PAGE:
Automotive

What’s red on the outside and green on the inside? London’s new hybrid buses

The new Volvo B5L hybrid bus makes London's iconic double-decker very green on the inside
The new Volvo B5L hybrid bus makes London's iconic double-decker very green on the inside
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The new Volvo B5L hybrid bus makes London's iconic double-decker very green on the inside
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The new Volvo B5L hybrid bus makes London's iconic double-decker very green on the inside
London has taken delivery of six new Volvo B5L hybrid buses
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London has taken delivery of six new Volvo B5L hybrid buses
The Volvo B5L hybrid bus has both electric and diesel motors, which can run independently or in combination
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The Volvo B5L hybrid bus has both electric and diesel motors, which can run independently or in combination

There’s no better way to test the realities of hybrid technology than with public transport, where significant reductions in fuel consumption and emissions are not just desirable, but a commercial necessity. London got a little greener this week with the delivery of six new Volvo B5L hybrid double-decker buses to Arriva London. The new buses are powered by Volvo’s parallel hybrid I-SAM technology which, used on bus routes in Gothenburg, Sweden, has delivered fuel savings of 30%.

This now makes London something of a competitive hybrid test market, with Transport for London having taken delivery of 17 buses equipped with BAE Systems’ diesel-electric HybriDrivepropulsion system late last year. The Volvo technology is not all that different: a combination of diesel and electric motors that can power the bus independently or in combination.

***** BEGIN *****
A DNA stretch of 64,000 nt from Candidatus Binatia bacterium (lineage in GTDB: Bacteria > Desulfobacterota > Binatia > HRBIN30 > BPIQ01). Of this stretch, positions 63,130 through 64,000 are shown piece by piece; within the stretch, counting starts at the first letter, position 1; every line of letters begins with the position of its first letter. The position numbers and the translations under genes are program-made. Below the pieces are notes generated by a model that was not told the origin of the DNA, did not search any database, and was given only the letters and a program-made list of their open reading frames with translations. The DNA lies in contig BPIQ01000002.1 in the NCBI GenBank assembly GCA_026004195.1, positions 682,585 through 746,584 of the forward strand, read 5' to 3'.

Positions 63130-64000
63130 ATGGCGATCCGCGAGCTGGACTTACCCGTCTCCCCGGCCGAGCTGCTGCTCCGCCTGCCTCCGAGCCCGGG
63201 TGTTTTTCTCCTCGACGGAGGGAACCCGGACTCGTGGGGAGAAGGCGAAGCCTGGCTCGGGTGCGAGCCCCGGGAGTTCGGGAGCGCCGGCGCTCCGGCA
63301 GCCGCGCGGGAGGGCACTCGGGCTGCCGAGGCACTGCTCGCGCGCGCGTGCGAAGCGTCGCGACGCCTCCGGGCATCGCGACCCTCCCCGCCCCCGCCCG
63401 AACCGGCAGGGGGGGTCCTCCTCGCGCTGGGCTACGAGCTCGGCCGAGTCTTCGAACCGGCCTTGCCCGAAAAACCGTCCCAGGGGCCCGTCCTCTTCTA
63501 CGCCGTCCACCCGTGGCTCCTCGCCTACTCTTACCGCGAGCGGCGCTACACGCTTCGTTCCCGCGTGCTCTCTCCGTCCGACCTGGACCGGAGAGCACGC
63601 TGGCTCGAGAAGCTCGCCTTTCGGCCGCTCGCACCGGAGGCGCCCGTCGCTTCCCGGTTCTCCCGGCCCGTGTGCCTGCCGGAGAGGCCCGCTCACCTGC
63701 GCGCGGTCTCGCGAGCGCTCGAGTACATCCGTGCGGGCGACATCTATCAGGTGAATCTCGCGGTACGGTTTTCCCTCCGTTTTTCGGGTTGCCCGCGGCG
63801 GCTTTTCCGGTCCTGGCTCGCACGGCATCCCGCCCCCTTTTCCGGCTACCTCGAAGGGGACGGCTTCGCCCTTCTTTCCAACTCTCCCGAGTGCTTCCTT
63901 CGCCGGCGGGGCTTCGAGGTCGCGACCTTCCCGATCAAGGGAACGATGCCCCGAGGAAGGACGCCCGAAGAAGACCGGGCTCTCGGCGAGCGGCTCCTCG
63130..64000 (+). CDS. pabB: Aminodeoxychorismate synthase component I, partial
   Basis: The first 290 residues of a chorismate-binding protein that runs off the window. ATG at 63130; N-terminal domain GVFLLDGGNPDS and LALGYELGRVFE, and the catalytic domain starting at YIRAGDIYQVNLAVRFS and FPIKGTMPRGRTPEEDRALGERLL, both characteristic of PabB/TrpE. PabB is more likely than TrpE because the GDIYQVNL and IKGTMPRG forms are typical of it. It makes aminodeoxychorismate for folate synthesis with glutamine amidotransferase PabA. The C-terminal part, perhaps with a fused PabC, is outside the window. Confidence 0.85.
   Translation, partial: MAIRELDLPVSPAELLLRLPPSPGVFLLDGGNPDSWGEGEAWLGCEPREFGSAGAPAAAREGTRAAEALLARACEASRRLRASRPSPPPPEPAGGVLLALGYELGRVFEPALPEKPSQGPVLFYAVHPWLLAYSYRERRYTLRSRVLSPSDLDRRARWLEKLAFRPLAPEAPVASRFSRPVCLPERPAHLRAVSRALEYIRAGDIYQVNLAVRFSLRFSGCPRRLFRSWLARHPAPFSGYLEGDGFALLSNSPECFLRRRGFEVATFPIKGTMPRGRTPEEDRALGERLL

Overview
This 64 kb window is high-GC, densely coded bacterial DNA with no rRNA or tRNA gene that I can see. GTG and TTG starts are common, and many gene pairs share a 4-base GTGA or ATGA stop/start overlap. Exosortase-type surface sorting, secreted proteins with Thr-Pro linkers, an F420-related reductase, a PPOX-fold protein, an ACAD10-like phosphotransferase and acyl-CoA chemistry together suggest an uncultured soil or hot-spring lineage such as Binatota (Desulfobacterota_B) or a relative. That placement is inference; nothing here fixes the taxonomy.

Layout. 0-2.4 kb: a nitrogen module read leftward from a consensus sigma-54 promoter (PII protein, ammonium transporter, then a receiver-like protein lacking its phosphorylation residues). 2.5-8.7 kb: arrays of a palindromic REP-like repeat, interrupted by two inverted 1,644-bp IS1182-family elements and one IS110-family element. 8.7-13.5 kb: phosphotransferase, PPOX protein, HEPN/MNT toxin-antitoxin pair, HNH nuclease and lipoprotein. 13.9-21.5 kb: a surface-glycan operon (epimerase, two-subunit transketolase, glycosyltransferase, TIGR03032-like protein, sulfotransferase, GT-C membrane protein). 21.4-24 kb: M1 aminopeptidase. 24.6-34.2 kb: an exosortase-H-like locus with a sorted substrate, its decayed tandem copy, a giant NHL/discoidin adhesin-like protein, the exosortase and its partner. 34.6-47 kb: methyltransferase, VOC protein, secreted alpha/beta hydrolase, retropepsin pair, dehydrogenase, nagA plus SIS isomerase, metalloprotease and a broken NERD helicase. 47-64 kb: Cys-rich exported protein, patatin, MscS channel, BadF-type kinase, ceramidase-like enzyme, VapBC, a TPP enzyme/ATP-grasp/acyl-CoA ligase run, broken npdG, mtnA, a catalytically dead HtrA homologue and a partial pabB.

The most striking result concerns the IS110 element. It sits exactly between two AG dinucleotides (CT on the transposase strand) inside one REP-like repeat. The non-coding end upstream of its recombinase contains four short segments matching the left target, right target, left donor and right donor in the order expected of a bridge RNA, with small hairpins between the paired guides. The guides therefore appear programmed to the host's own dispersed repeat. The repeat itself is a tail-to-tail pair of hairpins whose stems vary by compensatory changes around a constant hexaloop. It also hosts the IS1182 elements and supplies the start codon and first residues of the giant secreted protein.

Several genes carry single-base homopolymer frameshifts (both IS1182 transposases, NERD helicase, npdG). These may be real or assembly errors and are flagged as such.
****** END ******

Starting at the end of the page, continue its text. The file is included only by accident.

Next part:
Service field trials have shown there will be significant reduction in carbon dioxide (C02) emissions as well as nitrous oxides and particulates. And the success of the Volvo 7700 Hybrid single deck in Volvo’s home city of Gothenburg, where fuel savings outstripped the anticipated 25%, suggest running costs will also reduce.

All in all, it’s happy news for London’s commuters: lower fuel consumption, less pollution and, because the diesel engine switches off when the bus stops, less noise.

3 comments
gormanwvzb
While I am a big fan of diesel-electric hybrids, I would prefer that they use hydraulics instead of batteries. Hydraulic systems can deliver more than 10 times the energy storage of a battery and disposal of hydraulic fluid is much easier than a modern battery. http://economicefficiency.blogspot.com/2008/12/big-green-trucks.html Several trials are on-going with vehicles like this bus. Competition is a good thing! Let's hope to see hydraulic hybrids enter the race for cleaner transportation soon!
Anumakonda Jagadeesh
Glad that Hybrid vehicles are catching up. Dr.A.Jagadeesh Nellore(AP),India
zekegri
I agree hydraulics seem a good idea for these-however why be exclusive-add them in the mix-get the bus going from breaking energy and the rest is easier.
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